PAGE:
In a bid to regulate its cryptocurrency space, Ukraine‘s National Agency for Prevention of Corruption (NAPC) has defined clear rules for declaring cryptocurrencies as intangible assets. As such, taxpayers in the country have been mandated to report their crypto holdings following these guidelines, according to a Forklog report on March 3, 2020.
NAPC Defines Rules to Guide Crypto Declaration
Per the report, Ukraine’s National Agency for Prevention of Corruption (NAPC) has outlined clear rules guiding the declaration of cryptocurrencies as a type of intangible asset in the country.
Reportedly, the NAPC’s new rule is in line with the recommendations of the Financial Action Task Force (FATF). The national anti-corruption agency holds that cryptocurrencies are a digital expression of value since bitcoin and altcoins can be transferred, traded in digital format, and used for payments or invested.
Importantly, the NAPC’s new rules oblige individuals to report cryptocurrencies held by them or their family members and the declaration must include the name of the virtual asset, the date as at when it was last purchased, the number of coins that were bought, and its price as on the last day of the reporting period.
What’s more, the value of these assets must be denominated in Ukraine’s fiat currency, Hryvnia (UAH) with the exchange rate calculated using the standard set by the National Bank of Ukraine, as at the last day of the reporting period.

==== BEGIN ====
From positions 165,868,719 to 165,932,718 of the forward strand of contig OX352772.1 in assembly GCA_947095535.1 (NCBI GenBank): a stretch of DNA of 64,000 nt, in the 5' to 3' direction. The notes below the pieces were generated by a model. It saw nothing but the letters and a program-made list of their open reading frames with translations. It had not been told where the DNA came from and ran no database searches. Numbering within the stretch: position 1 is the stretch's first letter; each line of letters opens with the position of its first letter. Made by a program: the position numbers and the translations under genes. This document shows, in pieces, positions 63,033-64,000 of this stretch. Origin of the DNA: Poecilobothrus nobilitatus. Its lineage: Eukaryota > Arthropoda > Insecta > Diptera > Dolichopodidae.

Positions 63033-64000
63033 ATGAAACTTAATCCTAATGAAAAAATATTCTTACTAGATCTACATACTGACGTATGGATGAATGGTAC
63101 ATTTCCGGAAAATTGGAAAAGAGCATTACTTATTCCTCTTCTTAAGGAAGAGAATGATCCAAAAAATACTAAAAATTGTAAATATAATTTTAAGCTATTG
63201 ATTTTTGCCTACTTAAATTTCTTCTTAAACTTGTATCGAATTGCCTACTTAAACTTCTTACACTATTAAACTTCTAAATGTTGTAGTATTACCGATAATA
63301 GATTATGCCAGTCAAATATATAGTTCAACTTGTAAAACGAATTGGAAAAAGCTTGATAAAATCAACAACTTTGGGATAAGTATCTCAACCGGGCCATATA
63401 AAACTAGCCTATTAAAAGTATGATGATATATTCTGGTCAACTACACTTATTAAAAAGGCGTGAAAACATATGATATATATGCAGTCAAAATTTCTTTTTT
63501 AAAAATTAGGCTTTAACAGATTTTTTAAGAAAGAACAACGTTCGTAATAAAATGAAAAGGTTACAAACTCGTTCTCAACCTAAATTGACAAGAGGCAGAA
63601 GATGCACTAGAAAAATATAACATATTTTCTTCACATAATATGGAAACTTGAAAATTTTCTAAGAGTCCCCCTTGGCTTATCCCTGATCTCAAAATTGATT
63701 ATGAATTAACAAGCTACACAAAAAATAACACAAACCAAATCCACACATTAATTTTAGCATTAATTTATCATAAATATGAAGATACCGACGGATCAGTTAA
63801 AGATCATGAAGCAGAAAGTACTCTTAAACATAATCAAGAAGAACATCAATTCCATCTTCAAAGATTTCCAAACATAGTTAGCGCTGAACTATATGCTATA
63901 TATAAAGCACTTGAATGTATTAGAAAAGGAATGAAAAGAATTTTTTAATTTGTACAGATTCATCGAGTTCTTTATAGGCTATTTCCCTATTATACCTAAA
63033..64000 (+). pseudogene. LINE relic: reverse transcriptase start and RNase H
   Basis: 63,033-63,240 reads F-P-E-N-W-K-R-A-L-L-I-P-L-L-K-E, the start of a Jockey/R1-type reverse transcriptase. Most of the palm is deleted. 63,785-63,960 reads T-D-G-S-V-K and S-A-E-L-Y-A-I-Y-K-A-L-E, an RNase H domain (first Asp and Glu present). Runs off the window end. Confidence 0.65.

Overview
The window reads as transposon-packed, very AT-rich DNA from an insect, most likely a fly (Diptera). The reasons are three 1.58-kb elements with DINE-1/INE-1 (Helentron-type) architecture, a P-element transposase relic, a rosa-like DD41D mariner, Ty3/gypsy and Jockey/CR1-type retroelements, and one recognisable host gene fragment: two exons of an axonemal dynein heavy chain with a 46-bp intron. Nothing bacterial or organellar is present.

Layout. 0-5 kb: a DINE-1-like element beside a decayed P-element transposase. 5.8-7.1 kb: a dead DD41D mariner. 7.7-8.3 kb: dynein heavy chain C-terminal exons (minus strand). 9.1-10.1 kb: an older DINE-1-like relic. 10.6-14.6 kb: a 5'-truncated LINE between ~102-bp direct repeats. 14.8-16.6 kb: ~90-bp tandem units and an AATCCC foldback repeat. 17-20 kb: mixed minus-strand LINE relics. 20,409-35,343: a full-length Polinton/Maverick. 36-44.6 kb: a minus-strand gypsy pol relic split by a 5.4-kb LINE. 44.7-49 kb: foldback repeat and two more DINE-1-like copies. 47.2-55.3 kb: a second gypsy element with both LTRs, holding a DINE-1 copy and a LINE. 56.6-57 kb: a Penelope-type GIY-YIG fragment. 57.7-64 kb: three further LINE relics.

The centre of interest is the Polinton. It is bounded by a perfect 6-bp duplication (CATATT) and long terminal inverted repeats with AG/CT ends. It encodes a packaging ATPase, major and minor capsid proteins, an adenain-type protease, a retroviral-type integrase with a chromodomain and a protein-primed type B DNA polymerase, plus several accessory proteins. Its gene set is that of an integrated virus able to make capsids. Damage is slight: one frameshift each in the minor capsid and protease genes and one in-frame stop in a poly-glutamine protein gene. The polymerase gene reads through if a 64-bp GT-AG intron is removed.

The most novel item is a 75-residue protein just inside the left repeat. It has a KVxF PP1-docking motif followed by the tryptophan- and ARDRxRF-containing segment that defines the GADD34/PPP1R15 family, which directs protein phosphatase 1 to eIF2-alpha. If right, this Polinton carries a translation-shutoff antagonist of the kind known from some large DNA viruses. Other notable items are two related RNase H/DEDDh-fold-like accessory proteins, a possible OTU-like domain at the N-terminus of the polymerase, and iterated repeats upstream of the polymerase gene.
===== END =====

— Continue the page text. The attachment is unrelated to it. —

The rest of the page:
A Long Time Coming
Although the new rule is just coming into effect, the country had since made it clear that residents must report cryptocurrencies owned by them as well as their family members and some politicians in the region are already abiding by the rules.
Reportedly, Dmitri Golubov, a Member of the Parliament of Ukraine declared at the end of 2016 that he owned 4,376 BTC valued at 125 million UAH (about $5 million), at the time of declaration.
Dmitry Palpatin Viktovovich, the Odessa City Council deputy became the richest declarant in Ukraine after reporting in April 2017 that he holds bitcoins worth over 3.5 billion UAH (about $134 million).
Actions of this nature show that Ukraine is taking a more serious stance to regulate the cryptocurrency space.
A draft bill defining how cryptocurrencies need to be taxed was submitted to the country’s parliament in November 2019.
In February 2020, Ukraine’s Ministry of Digital Transformation revealed that the country will not be regulating cryptocurrency mining.